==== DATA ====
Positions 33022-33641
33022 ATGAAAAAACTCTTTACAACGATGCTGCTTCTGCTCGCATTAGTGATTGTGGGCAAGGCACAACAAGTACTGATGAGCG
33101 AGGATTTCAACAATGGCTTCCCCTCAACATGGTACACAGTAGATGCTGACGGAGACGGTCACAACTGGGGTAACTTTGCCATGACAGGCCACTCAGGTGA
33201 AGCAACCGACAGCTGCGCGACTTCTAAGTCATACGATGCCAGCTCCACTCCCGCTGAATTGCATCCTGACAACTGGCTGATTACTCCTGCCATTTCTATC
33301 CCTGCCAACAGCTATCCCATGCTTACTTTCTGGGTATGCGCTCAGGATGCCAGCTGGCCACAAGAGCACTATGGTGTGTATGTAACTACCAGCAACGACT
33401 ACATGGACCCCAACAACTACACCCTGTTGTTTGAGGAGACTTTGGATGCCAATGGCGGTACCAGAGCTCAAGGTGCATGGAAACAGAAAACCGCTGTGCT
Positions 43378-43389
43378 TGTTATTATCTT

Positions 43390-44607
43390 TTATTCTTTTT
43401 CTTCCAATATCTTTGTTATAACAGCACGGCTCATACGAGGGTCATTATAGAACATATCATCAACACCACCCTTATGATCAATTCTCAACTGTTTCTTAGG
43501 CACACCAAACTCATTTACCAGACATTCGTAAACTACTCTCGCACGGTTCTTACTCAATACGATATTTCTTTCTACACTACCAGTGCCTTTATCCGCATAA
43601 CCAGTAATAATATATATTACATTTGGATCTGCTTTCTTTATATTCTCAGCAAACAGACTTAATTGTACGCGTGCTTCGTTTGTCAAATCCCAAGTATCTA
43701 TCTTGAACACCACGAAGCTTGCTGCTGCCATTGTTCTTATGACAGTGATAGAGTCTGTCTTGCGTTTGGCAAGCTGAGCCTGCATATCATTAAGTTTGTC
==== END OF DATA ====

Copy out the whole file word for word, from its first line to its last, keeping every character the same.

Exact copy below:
Positions 33022-33641
33022 ATGAAAAAACTCTTTACAACGATGCTGCTTCTGCTCGCATTAGTGATTGTGGGCAAGGCACAACAAGTACTGATGAGCG
33101 AGGATTTCAACAATGGCTTCCCCTCAACATGGTACACAGTAGATGCTGACGGAGACGGTCACAACTGGGGTAACTTTGCCATGACAGGCCACTCAGGTGA
33201 AGCAACCGACAGCTGCGCGACTTCTAAGTCATACGATGCCAGCTCCACTCCCGCTGAATTGCATCCTGACAACTGGCTGATTACTCCTGCCATTTCTATC
33301 CCTGCCAACAGCTATCCCATGCTTACTTTCTGGGTATGCGCTCAGGATGCCAGCTGGCCACAAGAGCACTATGGTGTGTATGTAACTACCAGCAACGACT
33401 ACATGGACCCCAACAACTACACCCTGTTGTTTGAGGAGACTTTGGATGCCAATGGCGGTACCAGAGCTCAAGGTGCATGGAAACAGAAAACCGCTGTGCT
Positions 43378-43389
43378 TGTTATTATCTT

Positions 43390-44607
43390 TTATTCTTTTT
43401 CTTCCAATATCTTTGTTATAACAGCACGGCTCATACGAGGGTCATTATAGAACATATCATCAACACCACCCTTATGATCAATTCTCAACTGTTTCTTAGG
43501 CACACCAAACTCATTTACCAGACATTCGTAAACTACTCTCGCACGGTTCTTACTCAATACGATATTTCTTTCTACACTACCAGTGCCTTTATCCGCATAA
43601 CCAGTAATAATATATATTACATTTGGATCTGCTTTCTTTATATTCTCAGCAAACAGACTTAATTGTACGCGTGCTTCGTTTGTCAAATCCCAAGTATCTA
43701 TCTTGAACACCACGAAGCTTGCTGCTGCCATTGTTCTTATGACAGTGATAGAGTCTGTCTTGCGTTTGGCAAGCTGAGCCTGCATATCATTAAGTTTGTC